For the past several years, a dining room table has been living in a storage facility in Lower Hutt, waiting for Pete’s triumphant return to New Zealand.
Now that we’re here, we were faced with a bit of a conundrum when it came to getting the table from Wellington to Christchurch. Not wanting to spend a fortune shipping it, we also knew this table was too big to fit in our car.
After some thinking, we decided to fly up on Friday and drive it down in Pete’s mum’s Hilux. This Hilux has been around for years and has proven itself a solid workhorse many times over.
Fortunately for us, Pete’s brother and his partner will be coming to the South Island for the Ed Sheeran concert (along with half of New Zealand) and have offered to drive the car back to Wellington. It’s a win-win; they get a car to road trip around in and we only had to buy a one-way ticket on the Ferry.
On Friday we flew up to Wellington for Operation Table Retrieval.
Due to several delays, we didn’t arrive until almost 9:00pm. After a short stop at Pete’s mum’s house for dinner and a quick catch-up, we drove over to our friend’s house and promptly passed out.
The next morning, Pete went down to the storage unit to collect the table. He somehow also managed to leave with two chairs, two footstools, a tiny ornamental Christmas tree and a few other miscellaneous items. It appears going to the family storage unit is much like a trip to target, it’s almost impossible to leave with just the one item you came for.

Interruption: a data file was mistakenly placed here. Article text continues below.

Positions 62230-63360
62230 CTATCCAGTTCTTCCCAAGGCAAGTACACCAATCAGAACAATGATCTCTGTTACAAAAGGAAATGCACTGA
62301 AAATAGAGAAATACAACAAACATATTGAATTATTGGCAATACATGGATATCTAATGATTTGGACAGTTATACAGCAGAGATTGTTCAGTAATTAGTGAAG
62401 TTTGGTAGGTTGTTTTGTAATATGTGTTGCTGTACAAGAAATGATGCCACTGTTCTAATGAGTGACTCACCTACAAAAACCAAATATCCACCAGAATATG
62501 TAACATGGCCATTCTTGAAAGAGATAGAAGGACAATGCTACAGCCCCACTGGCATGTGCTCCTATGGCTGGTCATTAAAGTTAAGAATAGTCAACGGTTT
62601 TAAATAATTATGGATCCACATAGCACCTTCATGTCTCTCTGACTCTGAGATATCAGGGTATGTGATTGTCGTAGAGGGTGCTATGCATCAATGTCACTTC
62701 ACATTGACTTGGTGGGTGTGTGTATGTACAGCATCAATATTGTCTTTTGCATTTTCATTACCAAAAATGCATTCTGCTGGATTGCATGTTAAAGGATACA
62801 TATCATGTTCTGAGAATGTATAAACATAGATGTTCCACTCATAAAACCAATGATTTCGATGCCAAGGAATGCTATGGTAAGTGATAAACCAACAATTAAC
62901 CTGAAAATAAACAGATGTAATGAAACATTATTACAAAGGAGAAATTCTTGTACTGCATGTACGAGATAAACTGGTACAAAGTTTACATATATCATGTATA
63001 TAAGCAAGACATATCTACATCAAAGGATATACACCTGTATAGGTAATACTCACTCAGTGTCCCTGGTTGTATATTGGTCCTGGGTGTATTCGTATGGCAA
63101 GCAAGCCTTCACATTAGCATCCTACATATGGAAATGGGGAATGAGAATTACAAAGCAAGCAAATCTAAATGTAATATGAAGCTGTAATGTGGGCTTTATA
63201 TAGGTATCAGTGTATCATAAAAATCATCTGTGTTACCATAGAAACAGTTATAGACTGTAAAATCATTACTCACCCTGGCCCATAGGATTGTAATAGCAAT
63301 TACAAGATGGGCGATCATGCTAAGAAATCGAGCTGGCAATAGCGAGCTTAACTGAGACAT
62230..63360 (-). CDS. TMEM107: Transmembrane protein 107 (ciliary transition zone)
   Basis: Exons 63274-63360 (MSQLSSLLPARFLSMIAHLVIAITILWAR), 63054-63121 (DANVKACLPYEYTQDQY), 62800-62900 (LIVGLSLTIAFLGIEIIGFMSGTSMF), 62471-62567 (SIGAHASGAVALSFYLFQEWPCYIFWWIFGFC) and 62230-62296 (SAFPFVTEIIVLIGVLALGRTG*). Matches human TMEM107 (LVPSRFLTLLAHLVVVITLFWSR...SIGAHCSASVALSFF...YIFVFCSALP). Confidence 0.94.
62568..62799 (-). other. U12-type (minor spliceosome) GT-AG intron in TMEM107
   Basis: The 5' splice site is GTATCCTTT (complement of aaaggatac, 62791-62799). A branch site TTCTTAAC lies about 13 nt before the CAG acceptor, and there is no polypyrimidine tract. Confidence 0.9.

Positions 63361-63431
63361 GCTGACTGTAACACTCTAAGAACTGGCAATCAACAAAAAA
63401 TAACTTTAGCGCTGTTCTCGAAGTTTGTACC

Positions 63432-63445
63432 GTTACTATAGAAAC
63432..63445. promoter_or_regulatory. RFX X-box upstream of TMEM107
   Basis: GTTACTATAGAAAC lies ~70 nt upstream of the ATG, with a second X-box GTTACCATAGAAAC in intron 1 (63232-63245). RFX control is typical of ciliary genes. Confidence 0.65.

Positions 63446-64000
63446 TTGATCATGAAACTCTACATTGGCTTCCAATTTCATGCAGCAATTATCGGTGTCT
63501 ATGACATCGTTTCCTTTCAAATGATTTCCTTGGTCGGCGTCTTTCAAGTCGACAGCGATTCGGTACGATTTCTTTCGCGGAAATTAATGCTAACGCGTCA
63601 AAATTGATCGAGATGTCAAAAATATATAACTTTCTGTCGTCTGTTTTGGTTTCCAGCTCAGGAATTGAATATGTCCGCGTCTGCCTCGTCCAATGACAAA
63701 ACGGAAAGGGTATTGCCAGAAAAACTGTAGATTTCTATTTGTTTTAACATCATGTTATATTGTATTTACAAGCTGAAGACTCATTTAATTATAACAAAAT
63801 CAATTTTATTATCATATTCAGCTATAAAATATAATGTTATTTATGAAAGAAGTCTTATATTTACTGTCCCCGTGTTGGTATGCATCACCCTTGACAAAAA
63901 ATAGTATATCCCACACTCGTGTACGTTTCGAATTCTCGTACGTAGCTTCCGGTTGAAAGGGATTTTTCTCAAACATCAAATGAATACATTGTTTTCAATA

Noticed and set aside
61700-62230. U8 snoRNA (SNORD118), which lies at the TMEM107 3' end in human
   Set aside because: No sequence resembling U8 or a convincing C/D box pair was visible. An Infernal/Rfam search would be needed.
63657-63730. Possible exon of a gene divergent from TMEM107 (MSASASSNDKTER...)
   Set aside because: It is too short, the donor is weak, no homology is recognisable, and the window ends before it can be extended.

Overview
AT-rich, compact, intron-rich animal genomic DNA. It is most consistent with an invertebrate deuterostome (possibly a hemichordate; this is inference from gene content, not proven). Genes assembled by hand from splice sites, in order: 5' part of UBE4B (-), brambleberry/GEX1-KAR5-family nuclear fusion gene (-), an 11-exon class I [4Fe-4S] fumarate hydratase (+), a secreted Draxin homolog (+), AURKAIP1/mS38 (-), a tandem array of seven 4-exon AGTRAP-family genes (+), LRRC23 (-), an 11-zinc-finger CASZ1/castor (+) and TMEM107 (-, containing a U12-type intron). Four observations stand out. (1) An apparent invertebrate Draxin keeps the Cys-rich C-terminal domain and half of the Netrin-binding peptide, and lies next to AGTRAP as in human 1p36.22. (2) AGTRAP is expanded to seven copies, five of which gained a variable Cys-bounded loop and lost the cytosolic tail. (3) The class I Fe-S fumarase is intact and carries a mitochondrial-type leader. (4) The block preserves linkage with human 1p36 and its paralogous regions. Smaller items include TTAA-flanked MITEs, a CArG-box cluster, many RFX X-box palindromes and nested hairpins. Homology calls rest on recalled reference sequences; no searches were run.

With the table acquired, we met up with the family for brunch at a local cafe. Five words: All You Can Eat Pancakes. It was magical – even if meeting Pete’s half-brother for the first time with a mouthful of sweet, fluffy pancakes may not have been the best first impression.
At this point we had been in Wellington for about 12 hours…so naturally, it was time to get the heck out of dodge.
We drove to the bluebridge Ferry Terminal and checked in for the afternoon ferry from Wellington to Picton. Checking in an hour before boarding left us plenty of time to wander around the dock.
This was our first time taking the bluebridge ferry and I’m not convinced it’s superior to the Interislander. As Pete put it, the Interislander feels like a cruise ship and the bluebridge feels like a school bus. Fortunately, sailing through the Cook Strait is always stunning and this trip was made only more so by the misty conditions.
We docked at Picton around 5:00pm and drove to Blenheim, which is in the heart of Marlborough wine country, to meet Pete’s relative, Alistair, for dinner at an Italian spot called Rocco’s. Alistair works in the wine industry so, after dinner, he very nicely invited us back to his house for a bit of a wine tasting. It was the perfect way to end a very busy day.
On Sunday, we woke up early and were keen to locate some caffeine. Since Blenheim is near the Omaka Aviation Heritage Centre, we headed that way for a cuppa and to watch planes flying in and out of the Blenheim airport. Their coffee was decent (and came with a jet plane lolly!) but the food there was a bust so we went and got breakfast at BV Gourmet. It was top notch and if you find yourself nearby, definitely check it out and leave time to peruse their gourmet grocery selections.
The weather had cleared up on Sunday and State Highway 1 was open for our drive to Christchurch. Highlights include an RV that thought the sign for 30 km/h actually meant 4 km/h and overtaking classic cars all the way down through Kaikoura.
Even with the earthquake damage, the coastal road is stunning.
We rolled back into Christchurch at 4:00pm, not even gone a full 48 hours.
Totally worth it.